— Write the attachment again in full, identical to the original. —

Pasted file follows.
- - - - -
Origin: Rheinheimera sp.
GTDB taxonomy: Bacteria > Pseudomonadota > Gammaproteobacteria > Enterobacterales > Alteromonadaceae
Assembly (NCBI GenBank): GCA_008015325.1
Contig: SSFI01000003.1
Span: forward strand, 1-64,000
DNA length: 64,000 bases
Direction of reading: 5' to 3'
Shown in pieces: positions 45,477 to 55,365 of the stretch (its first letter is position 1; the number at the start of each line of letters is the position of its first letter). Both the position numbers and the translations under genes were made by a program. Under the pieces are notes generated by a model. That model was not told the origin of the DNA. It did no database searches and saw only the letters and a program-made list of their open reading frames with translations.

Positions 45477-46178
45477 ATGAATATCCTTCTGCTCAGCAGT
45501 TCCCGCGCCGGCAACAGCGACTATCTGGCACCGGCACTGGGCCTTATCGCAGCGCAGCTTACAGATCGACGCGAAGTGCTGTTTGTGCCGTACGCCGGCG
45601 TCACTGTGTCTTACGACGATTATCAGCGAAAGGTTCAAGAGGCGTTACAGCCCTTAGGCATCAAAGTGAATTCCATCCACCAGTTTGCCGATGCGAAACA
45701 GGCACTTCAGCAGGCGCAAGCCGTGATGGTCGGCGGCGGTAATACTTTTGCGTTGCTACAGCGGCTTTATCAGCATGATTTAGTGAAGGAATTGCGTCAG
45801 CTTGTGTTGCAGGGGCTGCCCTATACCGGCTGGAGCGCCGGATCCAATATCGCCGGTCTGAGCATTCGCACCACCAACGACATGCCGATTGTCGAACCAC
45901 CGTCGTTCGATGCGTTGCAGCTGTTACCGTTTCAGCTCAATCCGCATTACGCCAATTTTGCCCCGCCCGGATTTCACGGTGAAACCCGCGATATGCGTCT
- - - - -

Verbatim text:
Origin: Rheinheimera sp.
GTDB taxonomy: Bacteria > Pseudomonadota > Gammaproteobacteria > Enterobacterales > Alteromonadaceae
Assembly (NCBI GenBank): GCA_008015325.1
Contig: SSFI01000003.1
Span: forward strand, 1-64,000
DNA length: 64,000 bases
Direction of reading: 5' to 3'
Shown in pieces: positions 45,477 to 55,365 of the stretch (its first letter is position 1; the number at the start of each line of letters is the position of its first letter). Both the position numbers and the translations under genes were made by a program. Under the pieces are notes generated by a model. That model was not told the origin of the DNA. It did no database searches and saw only the letters and a program-made list of their open reading frames with translations.

Positions 45477-46178
45477 ATGAATATCCTTCTGCTCAGCAGT
45501 TCCCGCGCCGGCAACAGCGACTATCTGGCACCGGCACTGGGCCTTATCGCAGCGCAGCTTACAGATCGACGCGAAGTGCTGTTTGTGCCGTACGCCGGCG
45601 TCACTGTGTCTTACGACGATTATCAGCGAAAGGTTCAAGAGGCGTTACAGCCCTTAGGCATCAAAGTGAATTCCATCCACCAGTTTGCCGATGCGAAACA
45701 GGCACTTCAGCAGGCGCAAGCCGTGATGGTCGGCGGCGGTAATACTTTTGCGTTGCTACAGCGGCTTTATCAGCATGATTTAGTGAAGGAATTGCGTCAG
45801 CTTGTGTTGCAGGGGCTGCCCTATACCGGCTGGAGCGCCGGATCCAATATCGCCGGTCTGAGCATTCGCACCACCAACGACATGCCGATTGTCGAACCAC
45901 CGTCGTTCGATGCGTTGCAGCTGTTACCGTTTCAGCTCAATCCGCATTACGCCAATTTTGCCCCGCCCGGATTTCACGGTGAAACCCGCGATATGCGTCT